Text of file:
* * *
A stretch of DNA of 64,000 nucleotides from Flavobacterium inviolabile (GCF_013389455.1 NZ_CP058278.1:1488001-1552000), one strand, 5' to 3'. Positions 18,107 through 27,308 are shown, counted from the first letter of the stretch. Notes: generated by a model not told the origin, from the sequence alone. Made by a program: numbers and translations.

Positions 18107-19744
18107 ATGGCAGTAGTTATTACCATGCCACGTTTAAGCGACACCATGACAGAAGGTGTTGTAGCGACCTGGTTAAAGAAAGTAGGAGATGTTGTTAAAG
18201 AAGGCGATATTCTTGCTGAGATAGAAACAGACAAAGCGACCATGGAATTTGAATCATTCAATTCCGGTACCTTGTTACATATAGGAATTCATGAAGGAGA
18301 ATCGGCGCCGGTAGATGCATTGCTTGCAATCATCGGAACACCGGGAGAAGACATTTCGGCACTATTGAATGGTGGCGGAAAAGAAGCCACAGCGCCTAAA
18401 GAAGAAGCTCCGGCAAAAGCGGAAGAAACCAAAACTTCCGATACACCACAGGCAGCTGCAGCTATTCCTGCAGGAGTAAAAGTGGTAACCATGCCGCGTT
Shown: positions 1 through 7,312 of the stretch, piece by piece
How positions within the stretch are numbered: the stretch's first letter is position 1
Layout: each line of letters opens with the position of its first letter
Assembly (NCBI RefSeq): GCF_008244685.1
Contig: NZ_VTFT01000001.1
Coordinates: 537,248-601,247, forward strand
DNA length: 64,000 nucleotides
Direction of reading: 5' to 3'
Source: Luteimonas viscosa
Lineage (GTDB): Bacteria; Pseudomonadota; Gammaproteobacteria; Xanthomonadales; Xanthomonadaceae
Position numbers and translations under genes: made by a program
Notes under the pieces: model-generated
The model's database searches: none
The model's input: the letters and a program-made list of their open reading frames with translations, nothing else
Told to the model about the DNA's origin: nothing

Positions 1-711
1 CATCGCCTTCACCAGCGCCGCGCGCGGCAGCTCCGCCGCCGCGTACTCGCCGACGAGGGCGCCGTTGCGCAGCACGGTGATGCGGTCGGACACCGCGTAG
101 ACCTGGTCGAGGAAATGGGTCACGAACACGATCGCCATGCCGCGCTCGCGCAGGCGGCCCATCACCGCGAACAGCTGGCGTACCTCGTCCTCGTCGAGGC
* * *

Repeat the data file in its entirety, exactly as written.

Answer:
A stretch of DNA of 64,000 nucleotides from Flavobacterium inviolabile (GCF_013389455.1 NZ_CP058278.1:1488001-1552000), one strand, 5' to 3'. Positions 18,107 through 27,308 are shown, counted from the first letter of the stretch. Notes: generated by a model not told the origin, from the sequence alone. Made by a program: numbers and translations.

Positions 18107-19744
18107 ATGGCAGTAGTTATTACCATGCCACGTTTAAGCGACACCATGACAGAAGGTGTTGTAGCGACCTGGTTAAAGAAAGTAGGAGATGTTGTTAAAG
18201 AAGGCGATATTCTTGCTGAGATAGAAACAGACAAAGCGACCATGGAATTTGAATCATTCAATTCCGGTACCTTGTTACATATAGGAATTCATGAAGGAGA
18301 ATCGGCGCCGGTAGATGCATTGCTTGCAATCATCGGAACACCGGGAGAAGACATTTCGGCACTATTGAATGGTGGCGGAAAAGAAGCCACAGCGCCTAAA
18401 GAAGAAGCTCCGGCAAAAGCGGAAGAAACCAAAACTTCCGATACACCACAGGCAGCTGCAGCTATTCCTGCAGGAGTAAAAGTGGTAACCATGCCGCGTT
Shown: positions 1 through 7,312 of the stretch, piece by piece
How positions within the stretch are numbered: the stretch's first letter is position 1
Layout: each line of letters opens with the position of its first letter
Assembly (NCBI RefSeq): GCF_008244685.1
Contig: NZ_VTFT01000001.1
Coordinates: 537,248-601,247, forward strand
DNA length: 64,000 nucleotides
Direction of reading: 5' to 3'
Source: Luteimonas viscosa
Lineage (GTDB): Bacteria; Pseudomonadota; Gammaproteobacteria; Xanthomonadales; Xanthomonadaceae
Position numbers and translations under genes: made by a program
Notes under the pieces: model-generated
The model's database searches: none
The model's input: the letters and a program-made list of their open reading frames with translations, nothing else
Told to the model about the DNA's origin: nothing

Positions 1-711
1 CATCGCCTTCACCAGCGCCGCGCGCGGCAGCTCCGCCGCCGCGTACTCGCCGACGAGGGCGCCGTTGCGCAGCACGGTGATGCGGTCGGACACCGCGTAG
101 ACCTGGTCGAGGAAATGGGTCACGAACACGATCGCCATGCCGCGCTCGCGCAGGCGGCCCATCACCGCGAACAGCTGGCGTACCTCGTCCTCGTCGAGGC